D Interview m Ibid. with Walter Shupe, June 11, 1964.

NASA News Release No. 61-244, Nov. 3, 1961. = "Quarterly Manpower Utilization Report for Quarter ending March 31, 1962" (dated Apr. 20, 1962), pp. 7-8. _' See Siepert testimony,House Hearings, 1964 NASA Authorization, p. 2955. m Information supplied by John Duggan, NASA Personnel Division, Mar. 24, 1964. (The change in emphasis occurred after the drive had begun. See NASA Headquarters Personnel Bulletin, HPB 3-62, Nov. 2, 1962.) "

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part of the Salary Reform Act of 1962. _ NASA also got a lot of "free" publicity as a result of the widespread coverage given its activities. In nontechnical areas, NASA usually received large numbers of job applications without having to do any recruiting. NASA was a glamour agency, and being new, its grade structure was quite flexible. As a growing agency, opportuni. ties for promotion were good. NASA faced its toughest recruitment problem in trying to locate top managem The disparity between public and private salary schedules almost precluded NASA from attracting experienced managers from private industry. NASA contracted for "executive search services" in late 1962, but the effort proved abortive.'* C_s of Newly Hiral Sdmti_ and En_uers. Quantitatively, NASA met its recruitment goals during fiscal year 1962. Qualitatively, the results appear to have been satisfactory also. The results of NASA's recruiting efforts were analyzed in a special study based on questionnaires completed by 93 percent of the 3,710 scientists and engineers hired between July 1, 1961, and September 30, 1962. u The study revealed the following: Residence before joining NASA: 65 percent of the 3,448 completing the questionnaire were from the 8 states in which NASA installations were located: Alabama, 15 percent; Ohio, 9 percent; V'mginia, 9 percent; California, 8 percent; Maryland, 7 percent; District of Columbia, 7 percent; Texas, 6 percent; and Florida, 3 percent. These were the top eight states. (Pennsylvania and New York were tied for 9th and 10tlL) It should be pointed out that most of the new scientists and engineers went to work for the Marshall Center in Alabama, the Lewis Center in Ohio, the Manned Spacecraft Center in Texas, the Goddard Center in Maryland (near Washington, D.C. ), and the Langley Center in V'trginia. Reason for interest in NASA: 27 percent stated that a friend had first prompted interest in NASA as an employer. Other personal contacts (family, teacher, etc. ) accounted for 6 percent. NASA recruiters accounted for 12 percent, NASA advertising for 10 percent, recruitment brochures for 4 percent, and college placement offices for 6 percent_a total of 32 percent for what might be termed "organized recruiting efforts." News stories about NASA accounted for 12 percent and "other" sources accounted for the remaining 24 percent. Where primarily employed (or studying): 40 percent had been employed by the Federal Government (including 7 percent employed by NASA), 32 percent by industry, and 22 percent had been students. College and university staffs furnished less than 2 percent. Almost half of the industry recruits came from NASA's principal contractors, several of which were experiencing work cutbacks. A third of the students came from 17 schools, 9 of which had co-op training agreements with NASA. Total schools represented numbered 203.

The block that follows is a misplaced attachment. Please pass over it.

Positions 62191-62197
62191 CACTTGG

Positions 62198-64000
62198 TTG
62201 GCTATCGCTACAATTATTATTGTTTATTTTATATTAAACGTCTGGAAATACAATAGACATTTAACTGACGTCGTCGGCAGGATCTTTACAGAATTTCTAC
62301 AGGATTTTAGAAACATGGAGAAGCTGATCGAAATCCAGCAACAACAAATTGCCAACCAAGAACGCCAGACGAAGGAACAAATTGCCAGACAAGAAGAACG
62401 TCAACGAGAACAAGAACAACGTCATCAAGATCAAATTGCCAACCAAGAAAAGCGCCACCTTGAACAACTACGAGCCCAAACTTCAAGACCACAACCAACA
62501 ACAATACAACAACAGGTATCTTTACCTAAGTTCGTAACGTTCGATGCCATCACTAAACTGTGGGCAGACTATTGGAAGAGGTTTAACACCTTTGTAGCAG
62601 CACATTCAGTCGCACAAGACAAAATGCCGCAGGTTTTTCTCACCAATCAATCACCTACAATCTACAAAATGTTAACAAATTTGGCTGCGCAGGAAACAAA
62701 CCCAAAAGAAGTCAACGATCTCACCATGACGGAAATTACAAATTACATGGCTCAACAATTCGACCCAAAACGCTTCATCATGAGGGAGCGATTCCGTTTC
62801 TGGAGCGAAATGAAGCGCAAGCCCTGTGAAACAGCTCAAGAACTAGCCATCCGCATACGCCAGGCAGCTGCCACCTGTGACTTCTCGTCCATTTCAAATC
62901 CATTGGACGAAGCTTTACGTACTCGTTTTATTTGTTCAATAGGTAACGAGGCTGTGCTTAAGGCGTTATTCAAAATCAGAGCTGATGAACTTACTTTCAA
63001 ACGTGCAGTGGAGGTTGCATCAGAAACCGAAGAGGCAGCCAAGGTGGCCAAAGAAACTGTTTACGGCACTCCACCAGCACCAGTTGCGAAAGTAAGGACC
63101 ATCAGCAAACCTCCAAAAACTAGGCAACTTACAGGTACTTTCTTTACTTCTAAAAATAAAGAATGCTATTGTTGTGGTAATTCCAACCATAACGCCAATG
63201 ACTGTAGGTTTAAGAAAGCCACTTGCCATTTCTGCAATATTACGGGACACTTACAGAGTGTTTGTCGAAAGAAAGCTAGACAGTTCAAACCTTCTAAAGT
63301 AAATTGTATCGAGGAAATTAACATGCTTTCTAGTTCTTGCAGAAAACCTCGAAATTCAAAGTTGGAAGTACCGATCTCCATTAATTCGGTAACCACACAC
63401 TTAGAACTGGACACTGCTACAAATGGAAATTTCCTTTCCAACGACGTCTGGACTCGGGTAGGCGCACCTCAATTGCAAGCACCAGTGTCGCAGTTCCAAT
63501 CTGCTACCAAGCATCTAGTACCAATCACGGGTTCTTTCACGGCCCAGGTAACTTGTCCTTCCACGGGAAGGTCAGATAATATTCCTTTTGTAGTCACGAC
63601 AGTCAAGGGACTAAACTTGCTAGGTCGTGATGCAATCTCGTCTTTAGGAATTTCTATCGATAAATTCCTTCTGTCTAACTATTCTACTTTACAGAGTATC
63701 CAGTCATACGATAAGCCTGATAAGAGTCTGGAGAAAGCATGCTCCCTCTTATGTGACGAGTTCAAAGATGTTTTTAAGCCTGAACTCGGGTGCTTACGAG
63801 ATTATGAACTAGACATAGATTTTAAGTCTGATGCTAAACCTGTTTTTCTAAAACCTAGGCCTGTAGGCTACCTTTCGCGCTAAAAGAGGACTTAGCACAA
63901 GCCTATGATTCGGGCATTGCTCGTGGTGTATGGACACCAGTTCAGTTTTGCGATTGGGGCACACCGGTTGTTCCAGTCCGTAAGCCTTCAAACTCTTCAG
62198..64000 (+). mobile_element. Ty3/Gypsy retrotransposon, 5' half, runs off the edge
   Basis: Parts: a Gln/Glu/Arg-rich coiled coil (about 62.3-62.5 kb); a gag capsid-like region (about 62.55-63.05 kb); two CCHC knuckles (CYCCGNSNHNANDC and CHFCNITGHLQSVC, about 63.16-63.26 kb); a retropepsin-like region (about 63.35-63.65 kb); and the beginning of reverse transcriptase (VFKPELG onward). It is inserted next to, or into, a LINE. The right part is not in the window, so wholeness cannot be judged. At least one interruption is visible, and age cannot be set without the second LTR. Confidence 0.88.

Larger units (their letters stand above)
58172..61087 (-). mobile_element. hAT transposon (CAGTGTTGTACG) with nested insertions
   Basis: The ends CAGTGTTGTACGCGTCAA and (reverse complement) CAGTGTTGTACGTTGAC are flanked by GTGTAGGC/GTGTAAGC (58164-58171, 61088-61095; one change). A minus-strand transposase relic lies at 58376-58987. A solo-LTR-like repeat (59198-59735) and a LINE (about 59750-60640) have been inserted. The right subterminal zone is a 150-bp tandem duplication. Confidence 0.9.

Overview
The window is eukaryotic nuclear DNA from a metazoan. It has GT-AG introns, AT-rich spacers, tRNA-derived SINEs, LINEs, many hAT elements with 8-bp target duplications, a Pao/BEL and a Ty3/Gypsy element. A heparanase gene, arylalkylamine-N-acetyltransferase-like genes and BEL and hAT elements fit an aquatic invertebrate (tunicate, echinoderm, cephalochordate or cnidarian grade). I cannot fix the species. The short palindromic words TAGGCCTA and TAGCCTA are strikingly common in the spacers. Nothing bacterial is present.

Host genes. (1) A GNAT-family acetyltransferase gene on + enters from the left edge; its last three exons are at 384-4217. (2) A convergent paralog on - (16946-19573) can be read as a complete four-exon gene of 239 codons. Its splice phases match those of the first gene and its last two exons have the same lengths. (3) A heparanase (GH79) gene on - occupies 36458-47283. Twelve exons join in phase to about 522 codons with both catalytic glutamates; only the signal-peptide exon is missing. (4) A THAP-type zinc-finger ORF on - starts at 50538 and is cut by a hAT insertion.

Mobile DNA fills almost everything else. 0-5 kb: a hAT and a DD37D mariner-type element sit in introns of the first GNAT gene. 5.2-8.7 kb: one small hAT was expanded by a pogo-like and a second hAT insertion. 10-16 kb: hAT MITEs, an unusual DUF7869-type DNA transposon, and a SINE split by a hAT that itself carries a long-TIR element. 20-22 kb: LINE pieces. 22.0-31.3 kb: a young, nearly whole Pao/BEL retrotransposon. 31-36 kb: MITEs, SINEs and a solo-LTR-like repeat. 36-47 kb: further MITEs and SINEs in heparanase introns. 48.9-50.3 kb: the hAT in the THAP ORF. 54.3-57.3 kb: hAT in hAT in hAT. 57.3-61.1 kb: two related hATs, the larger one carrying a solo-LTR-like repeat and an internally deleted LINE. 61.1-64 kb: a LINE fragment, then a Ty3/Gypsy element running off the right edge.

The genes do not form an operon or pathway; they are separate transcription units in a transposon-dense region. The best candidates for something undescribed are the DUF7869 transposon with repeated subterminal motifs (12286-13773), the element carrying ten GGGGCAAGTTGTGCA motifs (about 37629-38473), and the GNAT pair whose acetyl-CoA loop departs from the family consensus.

m Public Law 87-793, Oct. 11, 1962. r. NASA Contracts NASw-526 and NASw-527, Sept. 24, 1962. ""AST and Engineering Recruiting Results (July 1, 1961-September by C. Guy Fergmon of the NASA Personnel Division.

30, 1962),"

prepared

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HISTORY

OF NASA,

1958--1963

Education: In regard to the highest degree held, 3 percent were doctor's, 14 percent master's, and 80 percent bachelor's. This conformed very closely to NASA's existing pattern as did the academic fields represented. Engineering degrees accounted for 68 percent; the physical sciences, 18 percent; mathematics, 10 percent; and life sciences, 2 percent. Mechanical, electrical, and aeronautical engineering accounted for 52 percent of the overall total. Of the total, 35 percent claimed they had been in the fourth quartile of their undergraduate class, 40 percent in the third quartile, 11 percent in the second quartile, 2 percent in the lowest quartile, and 12 percent gave no response. Thus at least 75 percent said they were in the upper half of their classes. Salaries: Of those coming to NASA from other jobs, 39 percent received higher salaries, 12 percent lower, and 49 percent about the same. Of those coming from industry, 37 percent received higher salaries, 24 percent lower. For transferees from other Federal agencies, the figures were 37 percent higher salaries and 2 percent lower, which meant that about 60 percent were lateral transfers. Of the small number of teachers recruited, 80 percent received higher salaries upon coming to NASA. Unique Examination lot R_D Administrative Posi6o_. In 1960 the Civil Service Commission approved a two-part Aero-Space Technology (AST) examination for NASA to use. Part A covered the physical sciences, engineering, and mathematics. Part B covered work in the life sciences and related fields. NASA had asked for approval for a third part to cover certain types of administrative positions, but the Civil Service Commission deferred action on Part C pending further study. 8_ difficult, and protracted negotiation. Approval came in 1962, culminating an intricate, project requiring much innovation and extensive